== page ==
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CAN-SPAM Act of 2003
The CAN-SPAM Act of 2003, signed into law by President Bush on December 16, 2003, establishes the first national standards for the sending of commercial e-mail and requires the Federal Trade Commission (FTC) to enforce its provisions. The bill's full name is an acronym: Controlling the Assault of Non-Solicited Pornography and Marketing Act of 2003. Critics of the law's perceived weaknesses sometimes refer to it as You CAN SPAM.
It also requires the FTC to promulgate rules to shield consumers from unwanted mobile service commercial messages.
CAN-SPAM defines spam as "any electronic mail message the primary purpose of which is the commercial advertisement or promotion of a commercial product or service (including content on an Internet website operated for a commercial purpose)." It exempts "transactional or relationship messages." The FTC has yet to clarify what "primary purpose" means; it has already delayed rule-making for this terminology. Previous state laws had used bulk (a number threshold), content (commercial), or unsolicited to define spam.
The bill permits e-mail marketers to send unsolicited commercial e-mail as long as it contains all of the following:
- an opt-out mechanism;
- a functioning return e-mail address;
- a valid subject line and header (routing) information; and
- the legitimate physical address of the mailer.
The legislation also prohibits the sale or other transfer of an e-mail address obtained through an opt-out request. It criminalizes the use of automated means to register for multiple e-mail accounts from which to send spam. It prohibits sending sexually-oriented spam without the label later determined by the FTC of SEXUALLY-EXPLICIT. This label replaced the similar state labeling requirements of ADV:ADLT or ADLT. Labeling regulations for general spam will be commented on by the FTC this summer.
CAN-SPAM pre-empts existing state anti-spam laws that do not deal with fraud. It makes it a misdemeanor to send spam with falsified header information. A host of other common spamming practices can make a CAN-SPAM violation an "aggravated offense," including harvesting, dictionary attacks, Internet protocol spoofing, hijacking computers through Trojan horses or worms, or using open mail relays for the purpose of sending spam.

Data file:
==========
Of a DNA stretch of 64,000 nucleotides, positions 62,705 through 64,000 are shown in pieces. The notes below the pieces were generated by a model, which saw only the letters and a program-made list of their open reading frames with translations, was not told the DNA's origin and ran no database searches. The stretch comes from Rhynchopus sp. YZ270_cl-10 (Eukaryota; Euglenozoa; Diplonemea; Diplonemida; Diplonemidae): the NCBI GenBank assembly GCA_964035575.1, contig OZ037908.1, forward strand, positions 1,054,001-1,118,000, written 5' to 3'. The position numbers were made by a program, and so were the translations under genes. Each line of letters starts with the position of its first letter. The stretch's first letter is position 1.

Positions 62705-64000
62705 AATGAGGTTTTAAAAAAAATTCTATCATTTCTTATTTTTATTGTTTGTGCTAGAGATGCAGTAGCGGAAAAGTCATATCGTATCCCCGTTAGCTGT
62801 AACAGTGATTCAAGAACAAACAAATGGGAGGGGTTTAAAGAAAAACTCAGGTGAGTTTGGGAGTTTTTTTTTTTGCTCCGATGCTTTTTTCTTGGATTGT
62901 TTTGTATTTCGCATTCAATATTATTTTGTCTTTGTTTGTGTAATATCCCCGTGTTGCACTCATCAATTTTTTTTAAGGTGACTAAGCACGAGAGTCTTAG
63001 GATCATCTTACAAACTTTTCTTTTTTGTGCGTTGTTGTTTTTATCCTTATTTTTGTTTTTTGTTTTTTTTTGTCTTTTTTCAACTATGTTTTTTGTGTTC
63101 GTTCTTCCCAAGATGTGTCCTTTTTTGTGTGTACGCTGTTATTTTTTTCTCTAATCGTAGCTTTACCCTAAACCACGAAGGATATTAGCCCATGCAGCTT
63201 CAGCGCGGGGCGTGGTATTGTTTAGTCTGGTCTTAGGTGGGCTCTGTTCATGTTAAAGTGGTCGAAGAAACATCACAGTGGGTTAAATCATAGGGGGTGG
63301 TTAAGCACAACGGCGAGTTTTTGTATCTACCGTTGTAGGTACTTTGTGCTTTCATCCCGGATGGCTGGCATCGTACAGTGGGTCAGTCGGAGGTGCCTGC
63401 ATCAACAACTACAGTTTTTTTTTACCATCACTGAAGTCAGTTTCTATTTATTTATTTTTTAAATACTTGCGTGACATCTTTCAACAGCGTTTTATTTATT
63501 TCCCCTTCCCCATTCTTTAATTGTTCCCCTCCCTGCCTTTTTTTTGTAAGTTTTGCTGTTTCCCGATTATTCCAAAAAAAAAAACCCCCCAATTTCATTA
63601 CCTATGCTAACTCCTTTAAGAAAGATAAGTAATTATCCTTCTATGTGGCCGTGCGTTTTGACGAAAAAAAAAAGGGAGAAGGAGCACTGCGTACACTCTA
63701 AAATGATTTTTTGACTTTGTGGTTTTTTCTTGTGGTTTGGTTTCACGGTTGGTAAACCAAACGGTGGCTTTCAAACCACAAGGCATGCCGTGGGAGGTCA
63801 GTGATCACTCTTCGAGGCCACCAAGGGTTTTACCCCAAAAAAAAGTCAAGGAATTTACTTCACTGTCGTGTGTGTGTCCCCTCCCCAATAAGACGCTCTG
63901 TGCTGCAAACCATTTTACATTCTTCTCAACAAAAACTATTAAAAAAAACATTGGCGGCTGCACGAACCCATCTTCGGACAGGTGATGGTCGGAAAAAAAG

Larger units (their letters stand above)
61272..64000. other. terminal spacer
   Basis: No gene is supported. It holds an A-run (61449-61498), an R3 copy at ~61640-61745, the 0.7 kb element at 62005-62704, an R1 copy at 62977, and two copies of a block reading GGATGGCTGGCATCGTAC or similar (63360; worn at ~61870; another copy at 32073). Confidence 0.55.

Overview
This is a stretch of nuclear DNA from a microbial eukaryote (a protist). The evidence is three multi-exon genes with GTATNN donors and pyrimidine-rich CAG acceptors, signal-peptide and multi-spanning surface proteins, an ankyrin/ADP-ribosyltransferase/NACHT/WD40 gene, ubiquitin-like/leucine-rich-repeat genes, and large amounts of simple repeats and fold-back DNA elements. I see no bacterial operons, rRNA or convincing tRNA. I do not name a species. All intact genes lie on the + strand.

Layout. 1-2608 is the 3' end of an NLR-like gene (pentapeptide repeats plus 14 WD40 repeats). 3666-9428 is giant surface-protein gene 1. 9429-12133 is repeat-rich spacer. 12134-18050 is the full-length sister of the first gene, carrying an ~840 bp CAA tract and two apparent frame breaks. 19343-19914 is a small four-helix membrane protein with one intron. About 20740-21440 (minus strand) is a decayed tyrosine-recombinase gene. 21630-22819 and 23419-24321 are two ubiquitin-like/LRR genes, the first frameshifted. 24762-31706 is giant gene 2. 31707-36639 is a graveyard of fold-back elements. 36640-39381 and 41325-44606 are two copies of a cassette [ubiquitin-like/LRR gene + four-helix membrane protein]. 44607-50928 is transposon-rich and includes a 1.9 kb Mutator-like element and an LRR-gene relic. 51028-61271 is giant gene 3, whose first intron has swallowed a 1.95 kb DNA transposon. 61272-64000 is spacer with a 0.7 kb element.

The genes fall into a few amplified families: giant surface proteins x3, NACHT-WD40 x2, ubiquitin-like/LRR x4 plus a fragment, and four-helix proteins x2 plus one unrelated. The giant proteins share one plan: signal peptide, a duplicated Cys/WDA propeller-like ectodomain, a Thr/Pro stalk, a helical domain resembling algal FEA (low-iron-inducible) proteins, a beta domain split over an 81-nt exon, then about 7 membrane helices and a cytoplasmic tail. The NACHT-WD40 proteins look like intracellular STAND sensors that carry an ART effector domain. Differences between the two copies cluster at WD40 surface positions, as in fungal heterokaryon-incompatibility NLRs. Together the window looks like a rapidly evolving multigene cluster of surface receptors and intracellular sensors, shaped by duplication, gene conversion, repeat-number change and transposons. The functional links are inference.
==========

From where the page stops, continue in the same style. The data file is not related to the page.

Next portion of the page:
CAN-SPAM allows the FTC to implement a national do-not-email list similar to the FTC's popular do-not-call registry, or to report back to Congress why the creation of such a list is not currently feasible. The FTC soundly rejected this proposal, and such a list will not be implemented. The FTC concluded that the lack of authentication of email would undermine the list, and it could raise security concerns.
The legislation does not allow e-mail recipients to sue spammers or class-action lawsuits, but allows enforcement by the FTC, State Attorneys General, Internet service providers, and other federal agencies for special categories of spammers (such as banks). An individuals could still sue as an ISP if (s)he ran a mail server, but this would likely be cost-prohibitive. Individuals can also sue using state laws about fraud, such as Virginia's which gives standing based on actual damages, in effect limiting enforcement to ISPs.
Senator John McCain is responsible for a last-minute amendment which makes businesses promoted in spam subject to FTC penalties and enforcement remedies, regardless of whether the FTC is able to identify the specific spammer who initiated the e-mail.
Anti-spam activists greeted the new law with dismay and disappointment. Internet activists who work to stop spam stated that the Act would not prevent any spam -- in fact, it appeared to give Federal approval to the practice, and it was feared that spam would increase as a result of the law. The Coalition Against Unsolicited Commercial Email stated:
- "This legislation fails the most fundamental test of any anti-spam law, in that it neglects to actually tell any marketers not to spam. Instead, it gives each marketer in the United States one free shot at each consumer's e-mail inbox, and will force companies to continue to deploy costly and disruptive anti-spam technologies to block advertising messages from reaching their employees on company time and using company resources. It also fails to learn from the experiences of the states and other countries that have tried "opt-out" legal frameworks, where marketers must be asked to stop, to no avail.
AOL Executive Vice President and General Counsel Randall Boe stated:
- "[CAN-SPAM] not only empowered us to help can the spam, but also to can the spammers as well . . . Our actions today clearly demonstrate that CAN-SPAM is alive and kicking - and we're using it to give hardcore, outlaw spammers the boot.
Within a few months, literally hundreds of lawsuits had been filed by an alliance of ISPs. Many of these efforts resulted in settlements; most are still pending. Though most defendant were "John Does," many spam operations, such as Scott Richter's were known.
On April 29, 2004, the first criminal charges were filed under the CAN-SPAM act. The FTC named the defendant as a group calling itself "Phoenix Avatar," which sent hundreds of thousands of spam emails advertising a "diet patch" and "hormone products." The FTC stated that these products were effectively worthless.
Court records identified the four U.S. defendants as Daniel J. Lin, James J. Lin, Mark M. Sadek and Christopher Chung of West Bloomfield, Michigan. Authorities said they face up to five years in prison under the anti-spam law and up to 20 years in prison under U.S. mail fraud statutes.
On February 1, 2005, a New York Times article suggested that the Can Spam Act had resulted in little to no effect on the flow of spam, and the amount of spam saturating the Internet had actually increased since the law went into effect.
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